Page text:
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|Frequently Asked Questions|
What is VIAL of L.I.F.E.?
It is a free nationally recognized program that started over 30 years ago when emergency first responders realized that there needed to be some way lifesaving information could be available when fire, paramedics or police respond to a call for service.
How does it work?
You complete a medical information form that includes information on who to contact, treating physicians, current medical conditions and prescription medication. The form is rolled up and placed inside the vial (a very large pill bottle) and put inside your home refrigerator. A magnet (or sticker) is placed on the outside of the refrigerator telling emergency responders that you have a VIAL of L.I.F.E. inside. A sticker can also be placed on the upper part of your front door. When emergency medical responders arrive they can quickly find your lifesaving information.
Why use the refrigerator to store this information?
Every home has a refrigerator and it is centrally located so that emergency first responders can find it easily.
How often do I need to update my medical information form?
As often as any information on the form changes. If you change your prescription medications or your medical condition or family contact, then it is important for you to update your medical information form and replace it in the vial.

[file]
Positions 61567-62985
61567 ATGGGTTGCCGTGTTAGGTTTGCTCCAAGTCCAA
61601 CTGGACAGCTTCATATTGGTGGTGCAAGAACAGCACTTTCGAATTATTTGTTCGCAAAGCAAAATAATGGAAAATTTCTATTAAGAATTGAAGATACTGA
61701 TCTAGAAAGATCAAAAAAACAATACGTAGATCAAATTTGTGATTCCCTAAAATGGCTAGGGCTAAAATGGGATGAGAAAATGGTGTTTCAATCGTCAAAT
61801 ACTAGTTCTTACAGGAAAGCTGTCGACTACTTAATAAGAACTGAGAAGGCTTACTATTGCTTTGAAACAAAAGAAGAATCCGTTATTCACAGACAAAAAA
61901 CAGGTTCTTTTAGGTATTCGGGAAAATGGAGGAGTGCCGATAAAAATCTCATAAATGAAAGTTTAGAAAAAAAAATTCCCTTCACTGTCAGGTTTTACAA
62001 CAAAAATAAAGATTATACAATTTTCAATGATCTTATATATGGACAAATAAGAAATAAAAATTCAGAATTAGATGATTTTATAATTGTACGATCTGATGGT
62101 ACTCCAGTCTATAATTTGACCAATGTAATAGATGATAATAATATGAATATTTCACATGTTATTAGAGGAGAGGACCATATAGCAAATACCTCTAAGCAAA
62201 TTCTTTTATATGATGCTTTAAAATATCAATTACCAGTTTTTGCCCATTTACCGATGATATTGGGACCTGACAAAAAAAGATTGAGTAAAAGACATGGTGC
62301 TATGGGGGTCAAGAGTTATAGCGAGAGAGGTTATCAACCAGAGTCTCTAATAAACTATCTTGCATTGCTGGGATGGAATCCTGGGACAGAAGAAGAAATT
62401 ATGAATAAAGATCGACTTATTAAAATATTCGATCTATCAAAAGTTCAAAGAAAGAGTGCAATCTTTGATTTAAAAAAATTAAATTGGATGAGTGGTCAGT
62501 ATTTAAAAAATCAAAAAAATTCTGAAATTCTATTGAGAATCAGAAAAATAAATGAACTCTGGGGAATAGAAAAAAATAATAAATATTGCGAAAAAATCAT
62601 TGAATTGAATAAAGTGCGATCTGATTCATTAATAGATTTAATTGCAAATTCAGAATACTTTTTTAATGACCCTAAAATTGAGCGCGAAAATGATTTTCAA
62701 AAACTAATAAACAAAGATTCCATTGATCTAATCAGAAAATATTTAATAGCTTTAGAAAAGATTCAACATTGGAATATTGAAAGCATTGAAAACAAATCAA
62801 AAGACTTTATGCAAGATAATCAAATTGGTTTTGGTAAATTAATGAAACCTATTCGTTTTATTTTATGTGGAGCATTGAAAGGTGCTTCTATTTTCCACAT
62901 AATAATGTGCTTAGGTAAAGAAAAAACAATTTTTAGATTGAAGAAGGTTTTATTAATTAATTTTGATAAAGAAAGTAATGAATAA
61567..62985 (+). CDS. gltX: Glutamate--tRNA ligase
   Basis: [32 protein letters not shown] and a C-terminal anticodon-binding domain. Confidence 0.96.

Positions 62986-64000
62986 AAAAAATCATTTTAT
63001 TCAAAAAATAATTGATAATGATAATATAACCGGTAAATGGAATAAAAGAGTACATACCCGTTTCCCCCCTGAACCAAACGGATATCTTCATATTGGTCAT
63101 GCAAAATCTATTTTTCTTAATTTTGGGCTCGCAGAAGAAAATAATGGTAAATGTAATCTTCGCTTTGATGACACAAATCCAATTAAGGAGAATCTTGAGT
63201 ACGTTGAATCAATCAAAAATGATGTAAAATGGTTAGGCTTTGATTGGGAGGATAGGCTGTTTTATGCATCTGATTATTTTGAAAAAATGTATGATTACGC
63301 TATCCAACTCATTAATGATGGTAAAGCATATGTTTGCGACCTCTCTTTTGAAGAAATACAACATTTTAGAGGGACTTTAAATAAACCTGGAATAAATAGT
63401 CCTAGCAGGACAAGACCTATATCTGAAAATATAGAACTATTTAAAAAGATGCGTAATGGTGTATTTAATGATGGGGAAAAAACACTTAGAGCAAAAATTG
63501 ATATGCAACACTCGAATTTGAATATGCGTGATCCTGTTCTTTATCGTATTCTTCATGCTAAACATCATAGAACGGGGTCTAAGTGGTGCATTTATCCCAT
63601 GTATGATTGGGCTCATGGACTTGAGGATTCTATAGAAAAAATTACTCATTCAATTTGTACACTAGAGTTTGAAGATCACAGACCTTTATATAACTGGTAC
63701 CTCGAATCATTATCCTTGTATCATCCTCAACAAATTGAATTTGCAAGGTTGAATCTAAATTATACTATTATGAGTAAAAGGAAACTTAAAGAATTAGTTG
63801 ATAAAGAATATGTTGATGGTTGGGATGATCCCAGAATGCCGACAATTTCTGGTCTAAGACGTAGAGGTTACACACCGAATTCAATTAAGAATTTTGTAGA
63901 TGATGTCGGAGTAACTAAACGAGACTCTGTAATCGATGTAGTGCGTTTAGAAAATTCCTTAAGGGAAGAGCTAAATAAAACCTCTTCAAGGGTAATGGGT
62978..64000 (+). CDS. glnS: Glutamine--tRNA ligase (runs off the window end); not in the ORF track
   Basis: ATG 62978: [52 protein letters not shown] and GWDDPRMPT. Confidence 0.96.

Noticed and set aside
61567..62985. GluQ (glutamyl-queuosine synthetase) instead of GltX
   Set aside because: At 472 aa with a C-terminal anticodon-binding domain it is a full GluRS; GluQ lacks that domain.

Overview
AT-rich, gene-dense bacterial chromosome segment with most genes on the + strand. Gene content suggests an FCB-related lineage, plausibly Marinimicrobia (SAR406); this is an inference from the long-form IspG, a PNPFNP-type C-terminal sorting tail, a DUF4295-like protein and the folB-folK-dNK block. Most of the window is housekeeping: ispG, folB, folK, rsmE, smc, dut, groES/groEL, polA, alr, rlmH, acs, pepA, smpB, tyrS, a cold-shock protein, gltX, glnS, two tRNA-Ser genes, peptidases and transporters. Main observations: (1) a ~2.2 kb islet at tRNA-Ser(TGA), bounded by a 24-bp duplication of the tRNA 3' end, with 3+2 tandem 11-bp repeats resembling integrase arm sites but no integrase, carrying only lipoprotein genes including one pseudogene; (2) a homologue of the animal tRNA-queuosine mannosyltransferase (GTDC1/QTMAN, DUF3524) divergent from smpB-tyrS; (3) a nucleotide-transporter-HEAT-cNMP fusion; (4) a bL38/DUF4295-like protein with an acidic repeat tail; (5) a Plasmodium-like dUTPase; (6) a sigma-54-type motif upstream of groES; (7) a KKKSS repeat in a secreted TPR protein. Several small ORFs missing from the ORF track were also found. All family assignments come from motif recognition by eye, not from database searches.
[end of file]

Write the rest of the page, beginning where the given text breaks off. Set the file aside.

Who should use VIAL of L.I.F.E.?
Although it can be used by anyone, it is especially helpful for senior citizens, those who live alone or those who have a serious medical condition. You can fill out a medical information form for each member of your household and place them inside the vial.
Should I copy my identification and put it inside the vial with my medical information form?
Yes. This will help emergency first responders to identify that you are the person whose medical information is on the form.
Is there a cost to use it?
No, this is a free program. Vial of L.I.F.E is a free nationally recognized program that started over 30 years ago when emergency first responders realized that there needed to be some way lifesaving information could be available when fire, paramedics or police respond to a call for service.
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